Journal Article

Do Online Information Retrieval Systems Help Experienced Clinicians Answer Clinical Questions?

Johanna I. Westbrook, Enrico W. Coiera and A. Sophie Gosling

in Journal of the American Medical Informatics Association

Published on behalf of American Medical Informatics Association

Volume 12, issue 3, pages 315-321
Published in print May 2005 | ISSN: 1067-5027
Published online May 2005 | e-ISSN: 1527-974X | DOI: https://dx.doi.org/10.1197/jamia.M1717
Do Online Information Retrieval Systems Help Experienced Clinicians Answer Clinical Questions?

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  • Medical Statistics and Methodology
  • Bioinformatics and Computational Biology
  • Biomathematics and Statistics

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Abstract

Objective: To assess the impact of clinicians' use of an online information retrieval system on their performance in answering clinical questions.

Design: Pre-/post-intervention experimental design.

Measurements: In a computer laboratory, 75 clinicians (26 hospital-based doctors, 18 family practitioners, and 31 clinical nurse consultants) provided 600 answers to eight clinical scenarios before and after the use of an online information retrieval system. We examined the proportion of correct answers pre- and post-intervention, direction of change in answers, and differences between professional groups.

Results: System use resulted in a 21% improvement in clinicians' answers, from 29% (95% confidence interval [CI] 25.4–32.6) correct pre- to 50% (95% CI 46.0–54.0) post-system use. In 33% (95% CI 29.1–36.9) answers were changed from incorrect to correct. In 21% (95% CI 17.1–23.9) correct pre-test answers were supported by evidence found using the system, and in 7% (95% CI 4.9–9.1) correct pre-test answers were changed incorrectly. For 40% (35.4–43.6) of scenarios, incorrect pre-test answers were not rectified following system use. Despite significant differences in professional groups' pre-test scores [family practitioners: 41% (95% CI 33.0–49.0), hospital doctors: 35% (95% CI 28.5–41.2), and clinical nurse consultants: 17% (95% CI 12.3–21.7; χ2 = 29.0, df = 2, p < 0.01)], there was no difference in post-test scores. (χ2 = 2.6, df = 2, p = 0.73).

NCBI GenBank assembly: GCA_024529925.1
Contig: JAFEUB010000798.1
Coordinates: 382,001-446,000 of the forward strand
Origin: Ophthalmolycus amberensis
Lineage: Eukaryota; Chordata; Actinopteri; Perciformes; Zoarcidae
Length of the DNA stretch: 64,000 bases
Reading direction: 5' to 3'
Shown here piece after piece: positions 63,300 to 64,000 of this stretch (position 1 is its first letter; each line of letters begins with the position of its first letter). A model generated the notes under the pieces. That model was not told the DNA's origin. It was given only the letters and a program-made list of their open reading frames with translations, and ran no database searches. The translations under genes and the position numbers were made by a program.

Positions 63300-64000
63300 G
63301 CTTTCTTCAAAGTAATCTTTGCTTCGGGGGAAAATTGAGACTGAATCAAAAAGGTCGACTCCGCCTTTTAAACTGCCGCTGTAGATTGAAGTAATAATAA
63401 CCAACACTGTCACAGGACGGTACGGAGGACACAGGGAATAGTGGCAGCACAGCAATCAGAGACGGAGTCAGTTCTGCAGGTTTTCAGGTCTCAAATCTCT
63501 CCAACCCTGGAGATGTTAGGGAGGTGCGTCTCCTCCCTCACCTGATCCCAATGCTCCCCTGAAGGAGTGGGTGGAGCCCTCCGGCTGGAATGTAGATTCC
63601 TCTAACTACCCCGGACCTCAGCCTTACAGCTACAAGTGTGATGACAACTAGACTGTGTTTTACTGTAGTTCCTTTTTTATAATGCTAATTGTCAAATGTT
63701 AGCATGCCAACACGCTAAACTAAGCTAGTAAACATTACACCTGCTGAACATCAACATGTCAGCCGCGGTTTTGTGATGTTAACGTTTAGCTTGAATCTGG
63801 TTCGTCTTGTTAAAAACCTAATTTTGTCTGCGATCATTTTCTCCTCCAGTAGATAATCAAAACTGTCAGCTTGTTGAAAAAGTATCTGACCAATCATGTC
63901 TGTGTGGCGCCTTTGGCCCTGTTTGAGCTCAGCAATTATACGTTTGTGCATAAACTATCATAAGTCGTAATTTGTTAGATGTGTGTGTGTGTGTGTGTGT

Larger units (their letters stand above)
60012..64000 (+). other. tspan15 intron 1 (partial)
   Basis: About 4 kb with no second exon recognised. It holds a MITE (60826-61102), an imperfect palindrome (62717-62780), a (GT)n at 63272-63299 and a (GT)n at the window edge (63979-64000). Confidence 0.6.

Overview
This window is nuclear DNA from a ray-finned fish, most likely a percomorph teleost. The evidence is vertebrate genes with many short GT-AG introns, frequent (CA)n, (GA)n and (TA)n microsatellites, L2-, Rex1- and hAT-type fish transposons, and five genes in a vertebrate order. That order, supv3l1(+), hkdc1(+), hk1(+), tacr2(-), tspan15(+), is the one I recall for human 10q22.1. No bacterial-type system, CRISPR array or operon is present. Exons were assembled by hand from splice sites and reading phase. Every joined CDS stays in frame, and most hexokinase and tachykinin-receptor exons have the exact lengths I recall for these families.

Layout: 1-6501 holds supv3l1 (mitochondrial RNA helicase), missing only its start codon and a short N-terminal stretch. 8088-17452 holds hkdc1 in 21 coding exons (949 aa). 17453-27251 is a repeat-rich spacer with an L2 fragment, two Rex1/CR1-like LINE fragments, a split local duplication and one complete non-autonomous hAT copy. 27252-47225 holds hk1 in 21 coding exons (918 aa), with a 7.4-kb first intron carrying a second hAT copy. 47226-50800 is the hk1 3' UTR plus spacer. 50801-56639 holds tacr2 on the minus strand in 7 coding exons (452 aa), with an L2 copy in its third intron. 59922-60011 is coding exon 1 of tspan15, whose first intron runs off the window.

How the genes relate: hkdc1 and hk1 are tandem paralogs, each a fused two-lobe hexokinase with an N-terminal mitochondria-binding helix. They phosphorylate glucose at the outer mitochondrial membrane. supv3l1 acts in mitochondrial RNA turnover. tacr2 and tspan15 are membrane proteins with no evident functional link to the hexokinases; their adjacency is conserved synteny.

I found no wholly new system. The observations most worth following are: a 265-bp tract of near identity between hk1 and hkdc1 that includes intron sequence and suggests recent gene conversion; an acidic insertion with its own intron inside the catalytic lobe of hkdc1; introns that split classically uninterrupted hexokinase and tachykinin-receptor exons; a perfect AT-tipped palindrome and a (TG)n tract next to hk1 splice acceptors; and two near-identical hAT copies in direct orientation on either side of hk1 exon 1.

Conclusions: The use of an online information retrieval system was associated with a significant improvement in the quality of answers provided by clinicians to typical clinical problems. In a small proportion of cases, use of the system produced errors. While there was variation in the performance of clinical groups when answering questions unaided, performance did not differ significantly following system use. Online information retrieval systems can be an effective tool in improving the accuracy of clinicians' answers to clinical questions.

Journal Article.  5397 words. 

Subjects: Medical Statistics and Methodology ; Bioinformatics and Computational Biology ; Biomathematics and Statistics

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